By Darren Eliot
April 21, 2010

OTTAWA -- Playoff platitudes like Dan Bylsma's "getting to our game" surely make for good group rallying cries and T-shirt slogans. The reality is that, at some stage of a playoff series, comparing the point production, effort and level of engagement of the two teams' best players is valid and revealing.

Vancouver Canucks coach Alain Vigneault called out the Sedin twins, Art Ross Trophy-winner Henrik and his linemate Daniel, after their team fell behind the Kings two games to one on Monday night. Vigneault said that L.A.'s Michal Handzus line had been the better trio for the last couple of games and he cited the single shot by the Sedin line in Game 3 as opposed to the 10 on goal generated by Handzus, Fredrik Modin and Brad Richardson, who have been keeping Vancouver's top line in check. That's no small accomplishment considering that the Sedins and linemate Alex Burrows produced a combined 93 goals and 264 points this season.

Vigneault is just trying to get his team going for Game 4, knowing full well that any comeback will start with his top players, not his grinders. Here's how the Sedin's numbers stack up with the Handzus line's heading into Wednesday night's game in Los Angeles (PREVIEW):

Coaches always talk about the importance of the team game in the playoffs, but a collective consistency is easier to achieve when a team's best players are leading the way, first in effort, then in willingness to win battles. Production usually follows. And that theory isn't just in this series.

In the beleagured Ottawa Senators dressing room, coach Cory Clouston keeps referring to "a collective effort" and insisting on "our team game needing to carry us" against Penguins stars Sidney Crosby and Evgeni Malkin. That's especially true given that Cloustons two stars, Daniel Alfredsson and JasonSpezza, have been so dim through the first four games as Ottawa was pushed to the brink of the golf course. Crosby and Malkin have been -- how to put this mildly -- brutalizing Spezza and Alfredsson.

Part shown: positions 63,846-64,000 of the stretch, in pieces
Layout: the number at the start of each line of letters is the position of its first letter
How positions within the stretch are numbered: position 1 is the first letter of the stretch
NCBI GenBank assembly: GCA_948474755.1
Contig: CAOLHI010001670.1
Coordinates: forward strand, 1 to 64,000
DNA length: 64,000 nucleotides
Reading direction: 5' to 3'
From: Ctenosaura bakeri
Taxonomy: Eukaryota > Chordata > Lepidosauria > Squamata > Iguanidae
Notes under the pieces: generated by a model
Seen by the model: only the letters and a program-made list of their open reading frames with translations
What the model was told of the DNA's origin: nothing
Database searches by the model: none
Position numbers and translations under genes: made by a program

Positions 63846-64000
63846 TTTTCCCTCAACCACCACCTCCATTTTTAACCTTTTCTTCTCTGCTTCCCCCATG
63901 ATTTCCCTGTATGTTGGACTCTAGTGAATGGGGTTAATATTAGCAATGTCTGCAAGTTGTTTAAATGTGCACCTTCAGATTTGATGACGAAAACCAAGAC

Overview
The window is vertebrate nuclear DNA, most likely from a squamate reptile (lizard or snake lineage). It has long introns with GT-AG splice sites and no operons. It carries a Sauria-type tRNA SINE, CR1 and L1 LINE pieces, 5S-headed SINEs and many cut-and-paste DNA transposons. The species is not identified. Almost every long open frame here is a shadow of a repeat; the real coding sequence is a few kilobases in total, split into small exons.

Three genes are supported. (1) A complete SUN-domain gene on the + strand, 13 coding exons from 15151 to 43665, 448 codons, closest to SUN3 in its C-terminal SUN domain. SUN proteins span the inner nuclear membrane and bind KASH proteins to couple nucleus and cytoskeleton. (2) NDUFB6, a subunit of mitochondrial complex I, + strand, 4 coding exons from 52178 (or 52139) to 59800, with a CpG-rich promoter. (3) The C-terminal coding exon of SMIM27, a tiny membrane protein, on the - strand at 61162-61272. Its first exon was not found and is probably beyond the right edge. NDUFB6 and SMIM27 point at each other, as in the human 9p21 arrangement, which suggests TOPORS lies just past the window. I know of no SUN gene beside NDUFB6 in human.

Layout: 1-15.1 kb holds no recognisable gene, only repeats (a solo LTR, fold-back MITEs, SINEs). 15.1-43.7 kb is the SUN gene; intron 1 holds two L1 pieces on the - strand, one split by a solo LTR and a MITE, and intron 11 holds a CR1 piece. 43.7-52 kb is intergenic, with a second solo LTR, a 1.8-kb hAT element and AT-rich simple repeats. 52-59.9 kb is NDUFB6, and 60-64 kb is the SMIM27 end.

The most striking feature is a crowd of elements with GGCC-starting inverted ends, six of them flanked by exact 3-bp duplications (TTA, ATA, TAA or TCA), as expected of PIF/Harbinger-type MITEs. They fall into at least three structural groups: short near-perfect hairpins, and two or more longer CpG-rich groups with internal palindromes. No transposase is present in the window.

Crosby in particular continued to dominate this series, putting up a four-point effort in the Penguins' 7-4 win on Tuesday night that secured a 3-1 series lead heading back home. Malkin proved his worth all over the ice as well, getting the proceedings underway with an all-important first goal of the game on the power play.

Spezza and Alfredsson both scored their first goals of the series, but Spezza also made a terrible no-look pass just inside the offensive blueline -- right on the tape of Pens' defenseman Sergei Gonchar. Spezza proceeded to meander back through the neutral zone on the backcheck while Crosby motored toward the net without the puck. Of course, the puck eventually got there right on time for the hustling Crosby and much too soon for Spezza to do anything but watch.

Meanwhile, Mike Richards (team-leading six points) and defenseman Chris Pronger (5) have been carrying much of the load for the Flyers in their series with the Devils, but Jeff Carter finally broke out with his first three postseason points, in Game 4. New Jersey's Zach Parise (one goal, three assists) and Ilya Kovalchuk (two goals, four assists) are having a hard time at even strength. The Devils, now on the brink of elimination from the first round for the third straight year, surely caught a break for Game 5 at home on Thursday, as Carter and Simon Gagne will be sidelined by foot injuries. Yet the Devils will still need solid production from their best offensive players because of a journeyman Brian Boucher's surprisingly strong play in goal for the Flyers. He's allowed no sloppy goals while outdueling future Hall of Famer Martin Brodeur.

Perhaps the Sharks will prove the "best players having to be the best players" axiom moot. If they prevail over Colorado without the Patrick Marleau-Joe Thornton-Dany Heatley line scoring -- which they've yet to do thus far -- the Sharks' tees (as in shirts, not golf equipment) may read, "Any Joe will do." (Joe Pavelski scored in OT for the Sharks in Game 4 after providing the heroics in Game 2 with a late game-tying goal.) I doubt it will be enough, though, if San Jose's big line doesn't break out after heading home for Game 5.

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